The fact that the school only catered for boys for the first seventy years or so of its existence (girls were introduced when I must have been about eight or nine, I forget exactly) also betrays its Abrahamic roots, which still enables most of the world’s misogyny today. There were, believe it or not, complaints from some parents in the 1980s about the introduction of girls, and one family felt so strongly about it they withdrew their son from the school. I find this incredible. Of course it’s not in itself as harmful or wicked as the practice of throwing concentrated acid into the faces of women wishing to study that goes on in some Islamic countries, but the mentality behind it is the same. The Abrahamic religions are all guilty of the oppression of women, and if society as a whole has blindly followed suit, it is only because the “values” of the religion are seen as the bedrock of that society. The Catholic Church, ever immune to reason and deaf to criticism, still excludes women from holding any position, sticking to the misogynistic dogma of the New Testament author known as Paul, and indeed it should surprise no one that they are able to maintain this ideology of suppression of half the human population through reference to scripture and on no other authority or basis. What else would we expect? Though if anyone can point to a society or institution where women have been emancipated, and where this has resulted in injustice and anarchy, I would like to hear of it. This is something that liberal-minded religious accommodationists should be urged to bear in mind, when they show willing to bend over backwards to the demands of faith, and allow religious expression to be implemented unchecked in the name of tolerance. They may not be thanked by, in particular, women who wish to be liberated from the tyranny of the demands of their society’s religious faith. Ayaan Hirsi Ali is a case in point. The Catholic Church is now touting for bigoted Anglicans, who for some reason I can’t fathom, think the reality of women bishops and of gay partnerships is the height of immorality.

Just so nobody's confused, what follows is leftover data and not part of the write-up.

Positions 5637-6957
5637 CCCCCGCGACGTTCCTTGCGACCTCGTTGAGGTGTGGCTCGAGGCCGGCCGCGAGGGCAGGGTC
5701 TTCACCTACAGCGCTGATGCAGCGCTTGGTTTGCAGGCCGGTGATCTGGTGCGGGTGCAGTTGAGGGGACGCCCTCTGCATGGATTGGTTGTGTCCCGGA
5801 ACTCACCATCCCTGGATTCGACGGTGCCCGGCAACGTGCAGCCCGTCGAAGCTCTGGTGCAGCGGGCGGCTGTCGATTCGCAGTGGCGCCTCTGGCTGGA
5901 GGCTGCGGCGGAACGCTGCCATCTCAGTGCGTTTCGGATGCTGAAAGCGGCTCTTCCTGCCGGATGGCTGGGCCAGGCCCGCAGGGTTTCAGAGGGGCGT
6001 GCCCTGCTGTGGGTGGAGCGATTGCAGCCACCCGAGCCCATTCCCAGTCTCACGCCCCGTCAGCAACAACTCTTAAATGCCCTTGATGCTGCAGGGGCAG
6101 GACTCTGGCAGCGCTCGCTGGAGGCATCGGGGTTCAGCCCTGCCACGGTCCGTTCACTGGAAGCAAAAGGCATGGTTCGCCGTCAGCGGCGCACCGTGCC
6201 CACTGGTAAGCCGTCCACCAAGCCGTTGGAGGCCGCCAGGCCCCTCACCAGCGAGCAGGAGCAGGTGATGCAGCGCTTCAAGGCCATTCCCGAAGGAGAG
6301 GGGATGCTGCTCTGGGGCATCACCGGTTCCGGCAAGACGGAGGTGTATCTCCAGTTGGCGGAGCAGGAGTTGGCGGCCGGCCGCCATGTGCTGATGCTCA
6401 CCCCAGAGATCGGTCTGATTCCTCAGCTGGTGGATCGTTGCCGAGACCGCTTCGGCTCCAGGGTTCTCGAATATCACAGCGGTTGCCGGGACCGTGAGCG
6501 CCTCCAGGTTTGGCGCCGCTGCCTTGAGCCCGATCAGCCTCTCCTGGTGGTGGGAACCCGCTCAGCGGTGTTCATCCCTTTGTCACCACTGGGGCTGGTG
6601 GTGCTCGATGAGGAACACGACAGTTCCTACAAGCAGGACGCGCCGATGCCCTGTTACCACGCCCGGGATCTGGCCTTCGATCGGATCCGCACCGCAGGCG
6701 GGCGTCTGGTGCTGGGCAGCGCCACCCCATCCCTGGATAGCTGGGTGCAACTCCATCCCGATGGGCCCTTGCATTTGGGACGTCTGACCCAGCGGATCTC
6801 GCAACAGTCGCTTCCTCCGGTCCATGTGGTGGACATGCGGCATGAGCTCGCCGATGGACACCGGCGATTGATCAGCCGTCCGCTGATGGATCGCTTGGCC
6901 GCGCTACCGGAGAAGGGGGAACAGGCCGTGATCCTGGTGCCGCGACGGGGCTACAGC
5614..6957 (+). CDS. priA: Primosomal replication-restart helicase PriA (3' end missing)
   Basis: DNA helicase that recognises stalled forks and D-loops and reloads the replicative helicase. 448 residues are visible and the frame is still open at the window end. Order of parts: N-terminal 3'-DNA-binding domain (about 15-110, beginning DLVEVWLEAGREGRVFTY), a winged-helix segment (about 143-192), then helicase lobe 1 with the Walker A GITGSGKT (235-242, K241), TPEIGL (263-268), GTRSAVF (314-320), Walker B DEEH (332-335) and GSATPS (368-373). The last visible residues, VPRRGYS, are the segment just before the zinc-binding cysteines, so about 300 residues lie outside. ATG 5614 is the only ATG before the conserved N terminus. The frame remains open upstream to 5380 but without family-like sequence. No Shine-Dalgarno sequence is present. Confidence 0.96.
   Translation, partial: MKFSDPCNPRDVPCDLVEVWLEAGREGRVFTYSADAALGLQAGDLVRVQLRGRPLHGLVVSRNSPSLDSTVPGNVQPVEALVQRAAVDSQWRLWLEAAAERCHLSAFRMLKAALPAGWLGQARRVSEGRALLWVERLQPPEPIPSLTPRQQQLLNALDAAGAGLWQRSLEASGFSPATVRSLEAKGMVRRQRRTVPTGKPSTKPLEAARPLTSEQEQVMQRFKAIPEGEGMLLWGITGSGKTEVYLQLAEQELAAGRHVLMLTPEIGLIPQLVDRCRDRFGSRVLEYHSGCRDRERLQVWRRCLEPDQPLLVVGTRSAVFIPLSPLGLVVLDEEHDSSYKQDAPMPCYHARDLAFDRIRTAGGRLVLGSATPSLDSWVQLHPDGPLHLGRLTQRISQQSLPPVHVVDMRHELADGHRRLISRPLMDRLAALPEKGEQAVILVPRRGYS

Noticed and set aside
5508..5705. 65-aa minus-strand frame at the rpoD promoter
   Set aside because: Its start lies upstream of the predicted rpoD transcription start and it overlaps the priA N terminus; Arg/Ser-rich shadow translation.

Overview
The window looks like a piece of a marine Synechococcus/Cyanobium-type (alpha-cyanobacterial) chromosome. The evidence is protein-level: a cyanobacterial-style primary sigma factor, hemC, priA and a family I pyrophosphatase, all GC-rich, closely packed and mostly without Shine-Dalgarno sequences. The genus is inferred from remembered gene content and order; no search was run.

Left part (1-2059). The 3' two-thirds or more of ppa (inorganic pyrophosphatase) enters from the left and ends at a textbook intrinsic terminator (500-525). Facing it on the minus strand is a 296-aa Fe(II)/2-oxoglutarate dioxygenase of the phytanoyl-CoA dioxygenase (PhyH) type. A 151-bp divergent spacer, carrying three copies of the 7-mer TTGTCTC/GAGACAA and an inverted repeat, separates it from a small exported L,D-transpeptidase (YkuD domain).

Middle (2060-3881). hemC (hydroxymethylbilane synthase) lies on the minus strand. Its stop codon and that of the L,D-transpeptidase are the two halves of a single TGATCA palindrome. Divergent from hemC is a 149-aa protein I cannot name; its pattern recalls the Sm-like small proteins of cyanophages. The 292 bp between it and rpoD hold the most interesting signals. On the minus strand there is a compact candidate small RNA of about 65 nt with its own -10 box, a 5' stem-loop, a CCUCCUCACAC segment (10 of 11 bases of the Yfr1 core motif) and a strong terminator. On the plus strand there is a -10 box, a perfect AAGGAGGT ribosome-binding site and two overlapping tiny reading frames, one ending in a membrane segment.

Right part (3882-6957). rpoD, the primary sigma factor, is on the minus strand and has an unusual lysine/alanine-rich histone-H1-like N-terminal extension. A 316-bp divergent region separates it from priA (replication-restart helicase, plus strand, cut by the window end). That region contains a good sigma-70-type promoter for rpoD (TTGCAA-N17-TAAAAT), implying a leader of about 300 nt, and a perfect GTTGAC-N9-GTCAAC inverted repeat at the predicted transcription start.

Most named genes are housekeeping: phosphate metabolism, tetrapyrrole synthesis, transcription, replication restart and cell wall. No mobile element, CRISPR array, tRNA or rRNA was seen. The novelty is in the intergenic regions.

Perhaps you may think that BK was a bad apple. The trouble is there’s little in the bible that contradicts any of the brutality I have documented about my early education. BK is your typical patriarchal figure, sharing many personality traits with the despicable God of the Old Testament. Normally the last resort of people unwilling to join me in a condemnation of BK, or religiously-inspired discipline, is to tell me that, whatever the “firm but fair” punishments (that they might not have been never seems to occur to anybody who wasn’t there) they were at least “character building”. This same platitude is levelled at any form of military training, from national service to a school cadet corps. There is one specific parallel between religious indoctrination and military training. They are both the precise opposite of character building. Character building would suggest taking the already extant personalities of the recruits and making them stronger and firmer. The reality is that a complete capitulation of character is the core demand. A surrender of free and individual thought, and a suppression of any urge to question authority is mandated. Debate, rationalisation and a democratic process would be inimical to religious (or military) indoctrination. It can only be achieved once character has been paralysed or amputated.